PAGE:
What to Know About the 101 Freeway Wildlife Crossing Near LA – NBC Los Angeles

A wildlife crossing is under construction above the 101 Freeway northwest of Los Angeles to conserve Southern California mountain lions and other animals.

The Wallis Annenberg Wildlife Crossing project began on Earth Day, April 22, with a groundbreaking ceremony that paved the way for completion in 2025.

The green space bridge will provide more space for mountain lions and other animals constrained by urban sprawl. Big cats, coyotes, deer, lizards, snakes and other creatures have a safe route into the vastness of the Santa Monica Mountains and greater access to food and potential mates.

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Here you can find out what you should know about bridge construction, lane closures and more.

Agoura Hills, CA – September 20: Works on the Wallis Annenberg Wildlife Crossing which will cross the 101 freeway in Agoura Hills on Tuesday, September 20, 2022. The bridge will allow wild animals like cougars to avoid crossing highways. (Photo by Hans Gutknecht/MediaNews Group/Los Angeles Daily News via Getty Images)

Where is the animal crossing?

The intersection will span the 101 Freeway in Liberty Canyon near Agoura Hills. About 300,000 cars travel daily on this section of 101 in Agoura Hills, a small town surrounded by a patchwork of protected wilderness that the new intersection will connect.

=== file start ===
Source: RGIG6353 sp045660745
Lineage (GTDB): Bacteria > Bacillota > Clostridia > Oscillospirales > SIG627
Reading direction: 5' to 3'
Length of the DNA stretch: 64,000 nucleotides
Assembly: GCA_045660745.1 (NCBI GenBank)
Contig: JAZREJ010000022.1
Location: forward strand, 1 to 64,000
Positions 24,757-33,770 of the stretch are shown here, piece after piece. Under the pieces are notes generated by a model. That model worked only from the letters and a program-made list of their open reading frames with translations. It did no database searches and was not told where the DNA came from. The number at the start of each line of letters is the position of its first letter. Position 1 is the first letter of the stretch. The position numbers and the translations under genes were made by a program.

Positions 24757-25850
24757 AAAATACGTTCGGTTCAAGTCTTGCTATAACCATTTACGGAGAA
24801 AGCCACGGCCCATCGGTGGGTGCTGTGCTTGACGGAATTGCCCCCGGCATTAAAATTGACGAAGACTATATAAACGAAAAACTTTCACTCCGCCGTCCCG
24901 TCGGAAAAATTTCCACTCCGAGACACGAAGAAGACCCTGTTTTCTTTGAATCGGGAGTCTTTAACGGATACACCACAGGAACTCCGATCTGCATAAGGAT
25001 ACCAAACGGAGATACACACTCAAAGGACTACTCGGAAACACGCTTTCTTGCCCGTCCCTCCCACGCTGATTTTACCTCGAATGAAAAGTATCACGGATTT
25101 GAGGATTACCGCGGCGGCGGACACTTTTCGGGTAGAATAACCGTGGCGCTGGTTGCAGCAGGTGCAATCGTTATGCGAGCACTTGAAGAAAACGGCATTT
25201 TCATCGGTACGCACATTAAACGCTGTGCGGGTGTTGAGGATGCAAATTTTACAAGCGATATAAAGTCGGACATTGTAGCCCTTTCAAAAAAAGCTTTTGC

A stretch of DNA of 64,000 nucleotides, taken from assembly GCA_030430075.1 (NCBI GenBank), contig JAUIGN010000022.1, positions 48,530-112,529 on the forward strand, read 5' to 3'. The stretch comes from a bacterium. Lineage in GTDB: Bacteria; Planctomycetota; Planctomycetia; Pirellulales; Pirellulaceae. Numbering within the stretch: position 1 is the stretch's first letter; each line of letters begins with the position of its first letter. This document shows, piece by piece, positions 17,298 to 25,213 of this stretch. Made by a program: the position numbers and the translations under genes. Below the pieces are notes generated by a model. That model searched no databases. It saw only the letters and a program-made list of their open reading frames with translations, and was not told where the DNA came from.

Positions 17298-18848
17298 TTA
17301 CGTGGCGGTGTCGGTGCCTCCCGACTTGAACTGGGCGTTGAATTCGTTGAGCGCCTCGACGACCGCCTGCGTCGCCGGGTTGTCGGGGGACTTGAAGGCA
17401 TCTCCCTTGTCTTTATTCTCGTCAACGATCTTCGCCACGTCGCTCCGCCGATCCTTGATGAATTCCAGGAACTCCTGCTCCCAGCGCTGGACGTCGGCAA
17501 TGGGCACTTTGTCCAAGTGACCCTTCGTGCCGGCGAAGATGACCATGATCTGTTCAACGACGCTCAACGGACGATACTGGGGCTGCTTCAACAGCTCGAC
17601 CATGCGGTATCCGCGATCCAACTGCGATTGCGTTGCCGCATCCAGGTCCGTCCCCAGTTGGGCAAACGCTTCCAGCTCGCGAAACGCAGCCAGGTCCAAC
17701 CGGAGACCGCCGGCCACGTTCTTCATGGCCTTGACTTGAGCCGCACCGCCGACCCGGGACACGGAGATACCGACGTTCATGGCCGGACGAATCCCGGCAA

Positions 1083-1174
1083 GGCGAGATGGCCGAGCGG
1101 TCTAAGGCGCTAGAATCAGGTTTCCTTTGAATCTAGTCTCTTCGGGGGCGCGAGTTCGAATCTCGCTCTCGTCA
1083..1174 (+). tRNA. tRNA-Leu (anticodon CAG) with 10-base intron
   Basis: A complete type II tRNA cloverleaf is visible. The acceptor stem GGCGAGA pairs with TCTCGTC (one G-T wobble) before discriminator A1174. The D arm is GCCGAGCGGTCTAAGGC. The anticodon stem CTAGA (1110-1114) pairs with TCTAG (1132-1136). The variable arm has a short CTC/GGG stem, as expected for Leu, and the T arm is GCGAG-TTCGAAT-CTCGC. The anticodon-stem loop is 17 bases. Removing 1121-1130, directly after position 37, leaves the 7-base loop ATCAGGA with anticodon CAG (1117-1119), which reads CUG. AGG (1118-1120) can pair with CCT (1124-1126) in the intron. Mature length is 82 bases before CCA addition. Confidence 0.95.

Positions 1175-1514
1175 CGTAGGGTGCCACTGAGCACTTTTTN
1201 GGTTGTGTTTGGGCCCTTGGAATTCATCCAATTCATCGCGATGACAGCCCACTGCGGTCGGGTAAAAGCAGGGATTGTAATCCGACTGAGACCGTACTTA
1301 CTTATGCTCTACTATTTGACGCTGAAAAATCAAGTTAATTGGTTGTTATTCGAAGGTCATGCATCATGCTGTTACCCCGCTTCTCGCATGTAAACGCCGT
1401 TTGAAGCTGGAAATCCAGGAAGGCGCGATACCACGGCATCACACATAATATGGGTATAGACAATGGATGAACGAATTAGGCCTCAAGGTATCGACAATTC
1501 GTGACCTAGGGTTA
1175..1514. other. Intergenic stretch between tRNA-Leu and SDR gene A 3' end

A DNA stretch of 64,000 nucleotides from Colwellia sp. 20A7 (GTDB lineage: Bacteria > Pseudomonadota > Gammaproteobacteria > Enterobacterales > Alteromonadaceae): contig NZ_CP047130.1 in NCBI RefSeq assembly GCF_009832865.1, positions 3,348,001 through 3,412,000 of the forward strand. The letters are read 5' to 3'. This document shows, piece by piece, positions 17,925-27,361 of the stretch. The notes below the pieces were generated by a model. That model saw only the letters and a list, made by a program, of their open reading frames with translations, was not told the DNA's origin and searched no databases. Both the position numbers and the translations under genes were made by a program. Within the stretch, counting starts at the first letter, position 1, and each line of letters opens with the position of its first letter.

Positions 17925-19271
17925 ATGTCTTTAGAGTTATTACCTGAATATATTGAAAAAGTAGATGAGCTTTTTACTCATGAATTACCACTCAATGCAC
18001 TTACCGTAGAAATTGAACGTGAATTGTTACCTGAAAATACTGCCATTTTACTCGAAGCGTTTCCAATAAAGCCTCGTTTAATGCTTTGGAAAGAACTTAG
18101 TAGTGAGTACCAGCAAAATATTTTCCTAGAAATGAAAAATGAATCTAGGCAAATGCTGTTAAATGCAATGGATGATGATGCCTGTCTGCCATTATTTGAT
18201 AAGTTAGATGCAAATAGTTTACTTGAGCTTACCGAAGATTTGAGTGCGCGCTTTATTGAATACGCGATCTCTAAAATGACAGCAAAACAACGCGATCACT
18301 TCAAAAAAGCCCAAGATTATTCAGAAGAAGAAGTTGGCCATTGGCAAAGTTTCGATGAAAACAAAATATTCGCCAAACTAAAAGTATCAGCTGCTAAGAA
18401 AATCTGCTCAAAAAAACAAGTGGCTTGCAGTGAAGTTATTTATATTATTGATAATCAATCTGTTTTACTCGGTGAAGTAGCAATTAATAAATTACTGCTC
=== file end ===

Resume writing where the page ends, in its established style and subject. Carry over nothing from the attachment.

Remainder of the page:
Riders in the Liberty Canyon area will hurtle under the bridge, which is 165 feet wide and is topped with shrubbery and trees that seamlessly connect to the slopes on either side of the lanes.

Click here to view renderings of the project.

This rendering shows the Freeway 101 wildlife crossing planned near Los Angeles. Photo credit: National Wildlife Federation

When does the Wallis Annenberg Wildlife Crossing open?

The construction work will take place mostly at night and will not require lengthy shutdowns of the 101 freeway, officials said. Completion is scheduled for early 2025. It will be the world’s largest crossing of its kind – a fully landscaped wildlife crossing that will span 210 feet across 10 lanes of highway and sidewalk.

A live feed of the construction site above the 101 Freeway in Agoura Hills is available here.

The architects designed the topography so that it is indistinguishable from the landscape on either side. High-edged berms and troughs block sound and light from the lanes below.

A rendering shows wildlife crossing the 101 Freeway near Los Angeles.

National Wildlife Association

A rendering shows wildlife crossing the 101 Freeway near Los Angeles.

Why is the wildlife crossing being built?

It is estimated that without an influx of genetic diversity, the mountain lion population in the Santa Monica Mountains could become extinct within 50 years. The lions are largely isolated due to highways that act as barriers to movement in the region.

Conservationists hope the $85 million crossing will alleviate the problem.

Five mountain lions were killed this year trying to cross highways in Southern California.

“This wildlife crossing couldn’t have come at a better time,” said Jeff Sikich, a wildlife biologist with the National Park Service.